The Acute Cardiovascular Care Association Clinical Decision-Making Toolkit is available here.
Dr Ervigio Corral Torres, Subdirector General of SAMUR - Protección Civil, the ambulance service in Madrid, Spain, said:
“When patients have a heart attack they are initially seen by the first aid team, who have little time to decide how to diagnose and treat them. In these critical moments our ambulance doctors will be able to quickly consult the ACCA toolkit, which helps them make the correct decisions in seconds for patients.”
“The manual’s small size is important because doctors can put it in their pocket and look at it very quickly. The treatment protocols are visually presented in very clear tables and diagrams so doctors can immediately see the path their patient needs to follow.”
Dr Corral Torres continued:
“Our ambulance doctors are now going to use the toolkit in their daily practice and I have no doubt that it will be another tool to improve the survival of patients who have heart attacks and other acute cardiac problems.”
Professor Héctor Bueno, President Elect of ACCA and Editor in Chief of the toolkit, said:
“Patients who have a heart attack or other emergency heart problem are first treated by ambulance doctors, not cardiologists. These doctors need to make life or death decisions in seconds and until now there has not been any practical guidance to help them in the field. The ACCA toolkit is small and easy-to-use, with illustrations showing exactly what needs to be done for patients in an emergency.”
The toolkit is based on ESC Clinical Practice Guidelines1-5 and was written by European experts and opinion leaders in the field of acute cardiovascular care. It has 7 chapters which cover key symptoms (chest pain, dyspnea, syncope), acute coronary syndromes, acute heart failure, cardiac arrest and cardiopulmonary resuscitation (CPR), rhythm disturbances, acute vascular syndromes, and acute myocardial/pericardial syndromes.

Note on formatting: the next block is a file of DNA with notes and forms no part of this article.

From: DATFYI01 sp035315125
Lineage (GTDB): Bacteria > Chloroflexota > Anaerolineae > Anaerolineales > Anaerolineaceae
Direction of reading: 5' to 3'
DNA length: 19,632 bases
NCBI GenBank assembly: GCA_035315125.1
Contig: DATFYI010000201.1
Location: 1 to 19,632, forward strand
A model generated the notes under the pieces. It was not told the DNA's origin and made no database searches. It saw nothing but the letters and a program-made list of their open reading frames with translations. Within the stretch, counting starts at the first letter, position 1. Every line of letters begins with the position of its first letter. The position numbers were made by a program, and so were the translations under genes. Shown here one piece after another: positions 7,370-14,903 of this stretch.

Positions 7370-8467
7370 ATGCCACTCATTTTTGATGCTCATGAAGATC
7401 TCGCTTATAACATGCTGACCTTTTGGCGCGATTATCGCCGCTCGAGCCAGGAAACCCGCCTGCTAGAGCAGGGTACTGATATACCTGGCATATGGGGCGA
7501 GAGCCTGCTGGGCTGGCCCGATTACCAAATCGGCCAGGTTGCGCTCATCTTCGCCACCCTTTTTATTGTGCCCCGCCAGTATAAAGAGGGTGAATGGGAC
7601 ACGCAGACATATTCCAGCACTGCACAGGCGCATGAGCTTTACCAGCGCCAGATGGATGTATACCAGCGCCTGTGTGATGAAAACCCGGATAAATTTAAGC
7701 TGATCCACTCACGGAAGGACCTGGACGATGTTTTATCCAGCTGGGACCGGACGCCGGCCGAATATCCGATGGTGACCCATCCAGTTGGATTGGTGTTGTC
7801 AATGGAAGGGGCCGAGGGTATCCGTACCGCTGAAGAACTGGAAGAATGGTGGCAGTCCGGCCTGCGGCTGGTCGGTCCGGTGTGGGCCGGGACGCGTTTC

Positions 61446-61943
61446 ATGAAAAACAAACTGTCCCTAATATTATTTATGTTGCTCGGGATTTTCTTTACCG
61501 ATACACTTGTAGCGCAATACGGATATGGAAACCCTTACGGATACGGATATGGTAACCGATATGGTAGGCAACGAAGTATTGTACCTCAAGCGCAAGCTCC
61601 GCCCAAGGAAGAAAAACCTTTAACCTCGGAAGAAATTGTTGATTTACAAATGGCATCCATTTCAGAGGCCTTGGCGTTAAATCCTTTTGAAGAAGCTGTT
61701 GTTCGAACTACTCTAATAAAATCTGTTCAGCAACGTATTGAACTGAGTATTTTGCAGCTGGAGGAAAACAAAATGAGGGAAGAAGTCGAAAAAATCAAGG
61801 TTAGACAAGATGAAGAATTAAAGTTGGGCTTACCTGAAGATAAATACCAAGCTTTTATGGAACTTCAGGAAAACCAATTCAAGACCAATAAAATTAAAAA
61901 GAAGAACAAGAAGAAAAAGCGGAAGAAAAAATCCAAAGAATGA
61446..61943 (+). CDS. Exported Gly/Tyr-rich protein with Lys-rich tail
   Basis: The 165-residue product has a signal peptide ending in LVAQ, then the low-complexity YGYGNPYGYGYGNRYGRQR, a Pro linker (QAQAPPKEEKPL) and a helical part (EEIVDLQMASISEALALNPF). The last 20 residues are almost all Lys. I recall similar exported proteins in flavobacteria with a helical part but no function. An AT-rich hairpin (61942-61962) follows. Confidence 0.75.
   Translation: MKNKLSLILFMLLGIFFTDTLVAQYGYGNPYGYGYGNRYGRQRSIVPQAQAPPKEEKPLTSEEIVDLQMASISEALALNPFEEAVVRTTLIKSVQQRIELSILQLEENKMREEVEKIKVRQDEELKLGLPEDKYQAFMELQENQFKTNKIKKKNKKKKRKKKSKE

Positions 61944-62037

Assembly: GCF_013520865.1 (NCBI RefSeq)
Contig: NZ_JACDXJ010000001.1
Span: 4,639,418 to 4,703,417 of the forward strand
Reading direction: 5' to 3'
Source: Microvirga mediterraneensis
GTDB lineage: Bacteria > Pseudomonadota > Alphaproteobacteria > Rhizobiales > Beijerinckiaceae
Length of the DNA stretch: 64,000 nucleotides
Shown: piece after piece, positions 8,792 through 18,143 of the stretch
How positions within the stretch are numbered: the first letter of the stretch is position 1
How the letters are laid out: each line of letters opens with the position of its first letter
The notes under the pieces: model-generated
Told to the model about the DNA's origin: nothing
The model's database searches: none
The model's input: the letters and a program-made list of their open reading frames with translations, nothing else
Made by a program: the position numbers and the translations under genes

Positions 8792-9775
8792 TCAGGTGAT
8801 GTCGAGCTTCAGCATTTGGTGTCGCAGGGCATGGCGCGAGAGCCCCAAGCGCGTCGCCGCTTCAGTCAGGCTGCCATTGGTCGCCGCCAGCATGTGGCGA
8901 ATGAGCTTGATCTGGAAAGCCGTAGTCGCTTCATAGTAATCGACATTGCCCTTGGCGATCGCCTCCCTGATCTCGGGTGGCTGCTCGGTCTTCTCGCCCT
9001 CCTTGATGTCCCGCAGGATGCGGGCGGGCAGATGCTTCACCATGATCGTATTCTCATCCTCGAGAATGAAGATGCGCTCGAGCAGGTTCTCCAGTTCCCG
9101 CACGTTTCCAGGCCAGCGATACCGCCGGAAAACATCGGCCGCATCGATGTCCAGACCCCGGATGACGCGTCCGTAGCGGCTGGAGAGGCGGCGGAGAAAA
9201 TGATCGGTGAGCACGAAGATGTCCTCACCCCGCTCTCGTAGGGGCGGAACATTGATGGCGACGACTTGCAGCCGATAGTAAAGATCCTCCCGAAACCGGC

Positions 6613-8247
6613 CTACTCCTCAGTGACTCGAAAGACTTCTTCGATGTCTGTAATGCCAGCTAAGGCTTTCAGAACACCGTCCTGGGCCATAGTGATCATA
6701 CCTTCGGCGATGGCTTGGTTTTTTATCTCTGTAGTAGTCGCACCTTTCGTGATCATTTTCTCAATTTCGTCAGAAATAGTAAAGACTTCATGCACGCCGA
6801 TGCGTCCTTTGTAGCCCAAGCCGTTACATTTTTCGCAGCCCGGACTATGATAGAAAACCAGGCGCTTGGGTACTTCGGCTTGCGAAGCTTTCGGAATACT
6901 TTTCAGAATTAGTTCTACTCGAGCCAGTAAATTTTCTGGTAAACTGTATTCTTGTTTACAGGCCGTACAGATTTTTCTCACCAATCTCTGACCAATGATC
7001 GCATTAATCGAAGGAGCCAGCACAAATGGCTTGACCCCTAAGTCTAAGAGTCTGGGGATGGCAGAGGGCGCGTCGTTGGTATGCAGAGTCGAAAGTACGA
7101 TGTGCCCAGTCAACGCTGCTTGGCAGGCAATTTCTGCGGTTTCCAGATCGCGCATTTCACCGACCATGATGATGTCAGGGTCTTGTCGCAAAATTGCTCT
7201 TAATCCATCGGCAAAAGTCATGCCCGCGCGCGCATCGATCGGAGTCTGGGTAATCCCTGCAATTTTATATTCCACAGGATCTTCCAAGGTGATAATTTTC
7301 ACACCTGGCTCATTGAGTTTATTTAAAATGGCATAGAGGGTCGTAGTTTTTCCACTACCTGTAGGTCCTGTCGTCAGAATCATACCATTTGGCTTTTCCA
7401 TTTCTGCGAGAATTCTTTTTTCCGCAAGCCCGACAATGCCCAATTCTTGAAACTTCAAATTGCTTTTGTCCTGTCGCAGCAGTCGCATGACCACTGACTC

Professor Bueno said:
“Despite huge progress in the care of heart patients, acute coronary syndromes are still a leading cause of death and disability worldwide and particularly in Europe. We know there are big differences between hospitals, between regions and between countries in Europe in the treatment of emergency heart problems. Our toolkit aims to improve the quality of care these patients receive by helping ambulance doctors make the best decisions in the acute phase, and to make sure the same high standards are achieved across Europe.”
Dr Pascal Vranckx, Associate Editor of the toolkit, said:
“The ACCA toolkit will be a key instrument for quality improvement and clinical training. Ambulance doctors now have all the relevant ESC guidelines at their fingertips as illustrations to help them decide within seconds how to best treat emergency cardiac patients.”
A mobile application of the toolkit is set to be available in Spring 2014. The pocket version of the toolkit was launched at ACCA’s annual meeting, the Acute Cardiac Care Congress,6 where it was given to hundreds of delegates. It is now being distributed free of charge to 20 000 emergency cardiac care practitioners across Europe.
Dr Corral Torres concluded:
“Ambulance doctors are under enormous time pressure and have to make crucial decisions fast. The ACCA toolkit clear, easy to use and portable, and will help doctors in their daily practice. We are looking forward to the mobile app of the toolkit, which will make it even more practical.”